Take a Tip from Asian-Pacific Cuisines to Boost Freshness, Reduce Waste

Take a Tip from Asian-Pacific Cuisines to Boost Freshness, Reduce Waste

May is Asian-Pacific American Heritage Month, dedicated to the entire Asian continent and the Pacific islands of Melanesia, Micronesia and Polynesia, including the Hawaiian Islands. Let’s celebrate by learning more about the culture and cuisine of this exotic region, which puts an emphasis on freshness and blending unique tastes and flavors!

The countries in this region, some remote islands, historically relied on using native ingredients because it was difficult and expensive to import outside foods. Many aspects of Asian and Pacific ethnic cuisine focus on fresh seafood, rice and local produce along with flavorful spices and sauces to liven up meals, all done to help feed the entire family and to get the most out of the products on the land. Now, places like Hawaii have recently started to reinvest in and promote their native dishes as part of a resurgence movement for traditional ethnic food. As explained in this article by Food and Nutrition, dishes like poke are influential in this movement.

Poke (pronounced po-kay) is a traditional Hawaiian dish made of raw fish, sauces, and various toppings like avocado, served atop a bed of rice, noodles or salad. Recently, fast casual poke restaurants subscribing to the “Chipotle model”, where diners customize their own bowls, are starting to pop up in California. According to this article by Yahoo! News, the fresh, health-conscious trend will soon spread across the U.S.

It’s no wonder why fresh, culturally-diverse dishes like poke are suddenly on the rise. Asian and South Pacific foods touch upon many of the top trends outlined in the National Restaurant Association’s ‘What’s Hot: 2016 Culinary Forecast’, from healthier fare to fusion spices to offering fast casual and convenient options to guests. Often overlooked, however, is waste reduction and management– not only another NRA trend of the year, but also a critical factor to any eatery’s financial success.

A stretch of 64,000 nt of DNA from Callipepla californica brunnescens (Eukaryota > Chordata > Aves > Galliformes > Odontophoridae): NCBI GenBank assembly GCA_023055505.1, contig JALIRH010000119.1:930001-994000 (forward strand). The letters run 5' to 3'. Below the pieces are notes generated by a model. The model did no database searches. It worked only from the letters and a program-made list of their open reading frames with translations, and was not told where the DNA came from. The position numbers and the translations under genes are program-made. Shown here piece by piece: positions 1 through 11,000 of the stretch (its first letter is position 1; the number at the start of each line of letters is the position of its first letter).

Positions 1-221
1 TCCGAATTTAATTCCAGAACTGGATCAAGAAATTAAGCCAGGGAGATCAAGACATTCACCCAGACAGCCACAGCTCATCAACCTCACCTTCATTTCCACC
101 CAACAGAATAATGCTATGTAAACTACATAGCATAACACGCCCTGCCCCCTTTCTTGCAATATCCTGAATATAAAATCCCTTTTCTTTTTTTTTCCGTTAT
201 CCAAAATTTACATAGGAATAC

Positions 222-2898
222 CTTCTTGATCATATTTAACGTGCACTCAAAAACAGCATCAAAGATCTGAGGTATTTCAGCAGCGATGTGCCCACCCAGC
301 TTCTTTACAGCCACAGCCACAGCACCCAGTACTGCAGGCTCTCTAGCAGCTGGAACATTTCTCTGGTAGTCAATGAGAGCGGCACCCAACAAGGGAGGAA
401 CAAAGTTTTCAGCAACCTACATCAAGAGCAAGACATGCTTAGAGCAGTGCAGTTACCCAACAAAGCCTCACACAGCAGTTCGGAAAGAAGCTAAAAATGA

The Restaurant Group, a consulting company based in Miami, Florida, states there are two overall categories of food waste: before consumption and after consumption. Before consumption waste includes food preparation and purchasing, while after consumption includes portion sizes and packaging. All of these factors contribute to a restaurant’s profit. 

Frozen Products Can Heat Up Profit

Fresh produce is a large contributor to food preparation waste. Sometimes, waste happens when a product passes its peak freshness before it can be sold (spoilage); in other cases, it occurs when too much of the raw product is disposed of before it arrives in its final state, like trimming the ends of green beans or coring a pineapple. By switching to a quality frozen product, restaurants can cut down on the labor involved in prepping fresh fruits and vegetables, extend the shelf life of the product, and experience 100% yield because all pieces are ready-to-use.

Whether or not a restaurant operator plans to serve Asian and Pacific foods, one can take note of the key themes that surround the cuisine, including healthiness, the use of native ingredients and waste reduction. By considering using high-quality frozen produce, restaurants can contribute to their bottom line and satisfy guests’ desires for healthy, flavorful ethnic food.

To view our featured recipe, ‘Ahi Tuna Poke with Hawaiian Tostones’, or to learn more about ready-to-use fruit and vegetable options by MIC Food, visit www.micfood.com.